In this post, we walk you through how to increase your milk supply – the easy way. Learn how to identify if you have a low supply and easy tips to increase it.

Do you want to increase your milk supply with relative ease?

Then you’re in the right place.

Because today I will be sharing the BEST (and easiest) ways to increase your milk supply as well as how to tell if your supply is low and common recommendations that just don’t work.

I may not be an expert… but I have enough knowledge in my noggin’ to help out the new moms out there. Be sure to consult with a local lactation consultant for further help and guidance as I am not a medical professional.

PS: This post probably contains affiliate links. As an Amazon associate, I earn from qualifying purchases. This means I may be rewarded monetarily or otherwise upon purchase through these links, at no additional cost to you. My full disclosure policy can be found here.

First – access your milk supply

Before I get to all the stuff about HOW you increase your milk supply…. it’s important to know if you have a low milk supply in the first place. Many women will get told for xyz reason they need to increase their milk supply by a pediatrician, family member, or friend.

But most of the time…. they have been given incorrect information.

This is a good time to mention I absolutely DO NOT recommend getting any breastfeeding advice from your pediatrician. On that note, I don’t even recommend you take the advice I’m giving you as THE end-all answer.

Neither me nor your baby’s doctor have had the training that a lactation consultant has. We both know very top level surface stuff (although I have breastfed two babies and done a hefty amount of medical research on the topic).

ALWAYS ALWAYS ALWAYS get breastfeeding advice from a breastfeeding PROFESSIONAL – aka your lactation consultant.

Now that I got that out of the way…. how do you know that you have a low milk supply?
First let’s discuss some poor indicators of milk supply and then I’ll share the TWO signs that you may indeed have a low milk supply after all.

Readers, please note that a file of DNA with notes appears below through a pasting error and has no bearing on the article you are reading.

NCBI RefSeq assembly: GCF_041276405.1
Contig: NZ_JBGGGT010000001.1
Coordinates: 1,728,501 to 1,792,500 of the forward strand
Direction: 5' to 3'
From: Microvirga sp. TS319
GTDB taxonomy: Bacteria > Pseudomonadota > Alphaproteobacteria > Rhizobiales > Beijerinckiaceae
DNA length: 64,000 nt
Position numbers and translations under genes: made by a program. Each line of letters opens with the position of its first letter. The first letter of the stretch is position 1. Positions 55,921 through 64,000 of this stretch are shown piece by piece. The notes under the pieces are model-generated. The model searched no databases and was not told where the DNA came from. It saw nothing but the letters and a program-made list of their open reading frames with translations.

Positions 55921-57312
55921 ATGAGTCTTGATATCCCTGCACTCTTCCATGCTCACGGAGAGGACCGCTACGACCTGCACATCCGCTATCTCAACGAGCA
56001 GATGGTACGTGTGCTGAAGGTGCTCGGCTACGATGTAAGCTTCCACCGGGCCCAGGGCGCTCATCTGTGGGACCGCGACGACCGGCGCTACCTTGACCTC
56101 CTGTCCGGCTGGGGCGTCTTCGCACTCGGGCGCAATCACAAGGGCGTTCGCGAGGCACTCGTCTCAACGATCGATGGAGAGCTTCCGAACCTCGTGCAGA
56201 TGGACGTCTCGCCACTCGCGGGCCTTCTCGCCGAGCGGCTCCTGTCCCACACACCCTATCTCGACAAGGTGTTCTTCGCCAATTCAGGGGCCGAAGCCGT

Poor indicators of low milk supply

Breasts feel softer than they used to: Sure – I understand this concern. I remember getting SUPER paranoid that my breasts softened up and weren’t crazy engorged. However… there is a reason for this happening and it’s not from low milk supply – it’s from it regulating.

Your body has to learn how much milk to keep stored. In the first 6 weeks, your body will store unnecessary amounts of milk until it learns how much you actually need.

Your breasts are no longer leaking: Your breasts may stop leaking when the muscles in your breasts begin to tighten and become accustomed to your breastfeeding routine.

My littlest baby (who is 6 months old at the time of writing this) had me leaking for MONTHS – there were lots of times that I wet through my shirt out in public!

But with my daughter… I leaked for the first weeks but didn’t after that. And she breastfeed without issues until my milk dried up due to pregnancy when she was nearly two years old. I can confidently say this is not reflective of your supply!

Your sweet babe is feeding around the clock: Here’s the thing… breastfeeding is a game of on demand. Just because your baby is going 20 minutes, 90 minutes, or in this case – feeding constantly…. DOES NOT mean your supply is in high or low supply.

Cluster feeding is 100000% normal and SHOULD BE encouraged. Follow your baby’s lead and don’t worry about it beautiful mama!

Babe feeds for very short amounts of time: As babe gets older, they learn how to breastfeed better as well as you. Plenty of babies will have only 5 or 10 minute feedings once they get older and learn to use their tongue and muscles really well.

Instead of focusing on how long they feed…. pay attention to if they’re satisfied or not.

You have very small breasts: Breastmilk comes from your milk glands and the size of your breast are NOT an indicator of that. Larger breasts are a collection of fat tissue – not milk gland size.

Babe is awake frequently throughout the night: The funny thing is…. MOST BABIES awake frequently. Sleep is developmental anyway and babies will generally wake at least every 2-3 hours to feed – it’s VERY normal.

Babe doesn’t ‘go down’ right after feeding: Here’s the thing… when you move a baby to their own space, it will trigger the moro startle reflex AND they will notice they no longer have skin to skin contact with you.

It’s 100000% normal for them to want to keep feeding – they want your closeness. This has literally nothing to do with your supply – NOTHING. They just want to be close to their mama!

Right after breastfeeding, your babe takes a bottle, too: When you give a baby a bottle, it will likely hit the roof of their mouth, that activates the sucking reflex – they will suck no matter what.